There is a phenomenon here along the Maine coast that I have observed over and over again. Weather comes with the tides. When I say weather I mean weather for which adequate clothing is a challenge. As they say, there is no such thing as bad weather. Just a bad choice of clothing. Take that with a grain of salt from the guy whose favorite summer challenge is to wear shorts from the first day we leave the dock to the day we take the sails off.
Today’s forecast for Penobscot Bay includes a storm warning with wind gusts up to 55 knots. I should explain: knots means nautical miles per hour. A nautical mile is about 6,076 feet; about 15% longer than a land mile. That same wind measured onland would be 63 miles an hour. Strong enough to blow the melted butter off a biscuit! Hurricane force winds start at 64 knots. Thank goodness we won’t have a hurricane in Maine today. Actually we seldom do have hurricanes here because of the Gulf of Maine’s cold water temperatures.
So the part of all of this that fascinates me is how the weather along the Maine coast moves with the tides. Take a look at the hourly forecast for Camden. It is readily apparent that the peak of the rain and wind occurs at about 6 o’clock tonite. Guess what time the high tide is?
The peak of today’s “weather” and the high tide coincide quite closely. Were it not for daylight saving time (DST) the synchronicity would be even more apparent. Evidently, the weather doesn’t observe DST.
I can’t tell you how often this happens. Like all the time. In with the tide, out with the tide; meaning that most weather events here along the coast only last about 12 hours. The onshore breeze in the summer works the same way more often than not. If you had a birds-eye view of Penobscot Bay on a hot summer day (yes, we have days when the temperatures soar into the 70s) you could see the wind roll up the bay from Owls Head to Castine. Do you know how frustrating it is to be sitting becalmed for hours off the north end of North Haven and see a schooner “bringing the wind” with it blow by just as the wind line gets to you? I have had to start the yawl and burn dinosaur bones to push through the Oak I. Passage on more than one occasion. Hauling the yawl boat before you clear North Haven is sometimes a dicey proposition. Once up, no captain ever wants to put the yawl boat back down. No sooner do you put the boat down and then the wind is blowing 20. Sometimes just shaking the yawl boat falls can fool the wind into picking up.
So why does all of this work the way it does? I am no meteorologist but my best guess is water temperature. Every change of the tidal currents that flush water in and out of Penobscot Bay at 1-2 knots, depending on the phase of the moon and where you are in the bay, mixes things up. Cooler water and the air just above it from offshore gets carried into the bay on the tide. Warmer air aloft heads offshore to replace the cooler air being carried in in the tide. Warmer water inshore gets mixed with cooler water from offshore. Cooler water down deep mixes with warmer water near the surface (in the summer). Sometimes you can physically see the place where they meet.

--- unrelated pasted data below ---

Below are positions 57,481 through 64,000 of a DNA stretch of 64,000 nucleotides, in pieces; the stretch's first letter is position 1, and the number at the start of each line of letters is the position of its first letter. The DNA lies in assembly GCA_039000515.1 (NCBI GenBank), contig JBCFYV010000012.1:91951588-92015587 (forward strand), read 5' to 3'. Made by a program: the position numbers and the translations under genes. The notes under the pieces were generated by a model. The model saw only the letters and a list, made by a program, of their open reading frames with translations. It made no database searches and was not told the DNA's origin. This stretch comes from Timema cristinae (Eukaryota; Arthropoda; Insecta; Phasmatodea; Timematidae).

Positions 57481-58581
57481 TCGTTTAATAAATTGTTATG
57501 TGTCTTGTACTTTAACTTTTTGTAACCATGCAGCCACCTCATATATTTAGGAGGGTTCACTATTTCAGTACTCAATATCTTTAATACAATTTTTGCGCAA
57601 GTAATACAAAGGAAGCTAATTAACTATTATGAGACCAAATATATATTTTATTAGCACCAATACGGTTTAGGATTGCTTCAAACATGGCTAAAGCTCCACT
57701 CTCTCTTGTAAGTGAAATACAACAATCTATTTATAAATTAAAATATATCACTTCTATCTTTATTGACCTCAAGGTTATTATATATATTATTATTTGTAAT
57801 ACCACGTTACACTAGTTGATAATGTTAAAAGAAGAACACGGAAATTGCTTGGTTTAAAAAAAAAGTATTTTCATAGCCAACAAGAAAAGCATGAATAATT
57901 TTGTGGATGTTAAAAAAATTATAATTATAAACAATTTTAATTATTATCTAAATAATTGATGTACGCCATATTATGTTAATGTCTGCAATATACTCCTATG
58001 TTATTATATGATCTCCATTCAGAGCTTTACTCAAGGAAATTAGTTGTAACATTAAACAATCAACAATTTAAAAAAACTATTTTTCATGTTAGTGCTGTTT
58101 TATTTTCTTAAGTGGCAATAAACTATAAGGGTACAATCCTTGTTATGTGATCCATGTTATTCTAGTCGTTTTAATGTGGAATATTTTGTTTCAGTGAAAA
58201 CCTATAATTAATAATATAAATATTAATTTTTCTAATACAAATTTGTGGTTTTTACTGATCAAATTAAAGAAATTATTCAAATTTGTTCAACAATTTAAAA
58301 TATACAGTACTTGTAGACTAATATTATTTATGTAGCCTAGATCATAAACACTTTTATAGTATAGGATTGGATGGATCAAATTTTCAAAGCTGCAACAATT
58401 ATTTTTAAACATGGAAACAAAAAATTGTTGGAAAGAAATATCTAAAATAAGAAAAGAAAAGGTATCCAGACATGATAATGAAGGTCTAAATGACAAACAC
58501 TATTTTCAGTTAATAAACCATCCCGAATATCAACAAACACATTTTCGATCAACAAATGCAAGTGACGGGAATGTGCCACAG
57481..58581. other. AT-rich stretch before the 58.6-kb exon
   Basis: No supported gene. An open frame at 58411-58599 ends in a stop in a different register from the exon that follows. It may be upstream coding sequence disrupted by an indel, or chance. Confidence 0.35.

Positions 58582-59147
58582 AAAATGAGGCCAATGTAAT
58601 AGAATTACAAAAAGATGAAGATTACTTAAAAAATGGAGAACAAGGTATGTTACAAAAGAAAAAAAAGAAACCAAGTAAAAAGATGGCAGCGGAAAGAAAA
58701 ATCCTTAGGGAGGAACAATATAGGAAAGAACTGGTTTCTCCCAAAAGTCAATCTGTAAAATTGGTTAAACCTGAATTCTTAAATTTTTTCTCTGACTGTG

And what creates the tides? The largest part is created by the gravitational pull of our moon. Do you suppose that the same gravitational force moves moisture, and the heat associated with it, that is stored in the atmosphere? The entire atmosphere is kinda like the ocean with currents circulating north and south, east and west, up and down. To think about it in 3-D is mind-boggling.
So I am going to leave this natural phenomenon right there. Again, I am not a scientist. I am only an observer and not an especially keen one at that. But I have seen these patterns repeat themselves so many times and yet it never ceases to amaze my child-like sense of wonder. I kinda like not knowing the full scientific explanation. I have amassed enough nickel knowledge to be dangerous. But there is still a lot in this world that goes on without any explanation whatsoever. Some things are best left to my favorite explanation… PFM (pure freakin’ magic).
Have a great day, Be well. Do good. And wash your hands when you’re finished.